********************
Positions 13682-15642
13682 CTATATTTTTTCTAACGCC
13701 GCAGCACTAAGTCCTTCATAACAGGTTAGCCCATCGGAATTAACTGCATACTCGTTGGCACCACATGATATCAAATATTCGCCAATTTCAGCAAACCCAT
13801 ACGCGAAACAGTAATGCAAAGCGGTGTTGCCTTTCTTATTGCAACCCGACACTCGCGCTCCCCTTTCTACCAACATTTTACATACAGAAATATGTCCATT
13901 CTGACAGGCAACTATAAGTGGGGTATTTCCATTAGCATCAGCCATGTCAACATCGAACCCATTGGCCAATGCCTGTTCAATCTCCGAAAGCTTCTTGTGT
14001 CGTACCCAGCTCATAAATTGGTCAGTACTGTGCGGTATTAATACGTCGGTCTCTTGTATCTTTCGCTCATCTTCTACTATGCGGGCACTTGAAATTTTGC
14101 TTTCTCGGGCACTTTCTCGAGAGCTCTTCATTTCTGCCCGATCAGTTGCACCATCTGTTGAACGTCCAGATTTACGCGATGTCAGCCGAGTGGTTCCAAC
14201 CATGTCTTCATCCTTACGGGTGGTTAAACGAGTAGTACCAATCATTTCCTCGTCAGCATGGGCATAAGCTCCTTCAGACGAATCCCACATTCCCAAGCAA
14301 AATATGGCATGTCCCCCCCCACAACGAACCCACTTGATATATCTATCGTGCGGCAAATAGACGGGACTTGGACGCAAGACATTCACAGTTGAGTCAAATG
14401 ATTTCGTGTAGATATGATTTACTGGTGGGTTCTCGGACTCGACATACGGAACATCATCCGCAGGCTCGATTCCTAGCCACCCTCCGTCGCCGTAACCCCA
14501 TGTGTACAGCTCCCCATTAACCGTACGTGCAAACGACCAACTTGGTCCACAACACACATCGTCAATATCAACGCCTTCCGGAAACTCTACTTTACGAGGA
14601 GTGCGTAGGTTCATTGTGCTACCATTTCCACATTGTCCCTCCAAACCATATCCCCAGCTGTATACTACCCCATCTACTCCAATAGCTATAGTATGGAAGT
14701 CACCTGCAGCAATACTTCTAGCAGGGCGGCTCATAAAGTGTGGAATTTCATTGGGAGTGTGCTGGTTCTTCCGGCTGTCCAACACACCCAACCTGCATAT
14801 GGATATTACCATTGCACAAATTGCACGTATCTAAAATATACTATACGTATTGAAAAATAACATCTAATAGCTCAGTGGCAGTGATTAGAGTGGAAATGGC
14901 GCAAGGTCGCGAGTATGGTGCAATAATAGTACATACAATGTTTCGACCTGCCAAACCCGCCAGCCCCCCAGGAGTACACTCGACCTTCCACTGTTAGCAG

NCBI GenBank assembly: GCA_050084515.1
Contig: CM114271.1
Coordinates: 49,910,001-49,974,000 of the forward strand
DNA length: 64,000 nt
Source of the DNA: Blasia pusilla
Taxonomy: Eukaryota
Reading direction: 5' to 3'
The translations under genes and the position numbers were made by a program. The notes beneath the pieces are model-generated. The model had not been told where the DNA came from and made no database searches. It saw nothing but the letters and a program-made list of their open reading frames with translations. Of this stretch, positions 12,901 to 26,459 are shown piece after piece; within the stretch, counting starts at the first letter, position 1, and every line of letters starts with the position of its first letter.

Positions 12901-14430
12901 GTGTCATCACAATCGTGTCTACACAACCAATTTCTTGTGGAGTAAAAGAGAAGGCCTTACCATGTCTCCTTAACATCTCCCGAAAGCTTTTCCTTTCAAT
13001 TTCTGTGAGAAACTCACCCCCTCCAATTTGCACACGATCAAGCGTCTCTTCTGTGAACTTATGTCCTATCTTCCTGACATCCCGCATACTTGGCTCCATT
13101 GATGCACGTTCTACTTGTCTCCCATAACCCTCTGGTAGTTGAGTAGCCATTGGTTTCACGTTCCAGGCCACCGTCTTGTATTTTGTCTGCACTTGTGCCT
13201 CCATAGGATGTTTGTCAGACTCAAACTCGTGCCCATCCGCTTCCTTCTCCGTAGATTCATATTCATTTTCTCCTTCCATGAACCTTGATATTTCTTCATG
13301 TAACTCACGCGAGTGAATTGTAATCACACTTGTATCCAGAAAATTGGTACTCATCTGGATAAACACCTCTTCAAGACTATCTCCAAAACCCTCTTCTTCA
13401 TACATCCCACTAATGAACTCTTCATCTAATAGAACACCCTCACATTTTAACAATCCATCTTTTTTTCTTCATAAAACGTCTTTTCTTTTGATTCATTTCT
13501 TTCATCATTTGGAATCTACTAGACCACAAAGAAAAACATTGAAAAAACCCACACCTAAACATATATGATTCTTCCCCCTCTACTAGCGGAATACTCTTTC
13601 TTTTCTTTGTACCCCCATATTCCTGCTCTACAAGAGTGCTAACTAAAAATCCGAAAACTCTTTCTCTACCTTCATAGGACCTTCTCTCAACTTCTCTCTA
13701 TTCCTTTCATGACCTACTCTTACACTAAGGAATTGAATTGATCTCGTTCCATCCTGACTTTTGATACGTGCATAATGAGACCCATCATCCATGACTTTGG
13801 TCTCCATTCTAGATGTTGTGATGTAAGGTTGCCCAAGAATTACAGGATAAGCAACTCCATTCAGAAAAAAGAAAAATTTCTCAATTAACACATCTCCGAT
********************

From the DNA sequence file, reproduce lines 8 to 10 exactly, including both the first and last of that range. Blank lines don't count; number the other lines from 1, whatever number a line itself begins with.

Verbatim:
14201 CATGTCTTCATCCTTACGGGTGGTTAAACGAGTAGTACCAATCATTTCCTCGTCAGCATGGGCATAAGCTCCTTCAGACGAATCCCACATTCCCAAGCAA
14301 AATATGGCATGTCCCCCCCCACAACGAACCCACTTGATATATCTATCGTGCGGCAAATAGACGGGACTTGGACGCAAGACATTCACAGTTGAGTCAAATG
14401 ATTTCGTGTAGATATGATTTACTGGTGGGTTCTCGGACTCGACATACGGAACATCATCCGCAGGCTCGATTCCTAGCCACCCTCCGTCGCCGTAACCCCA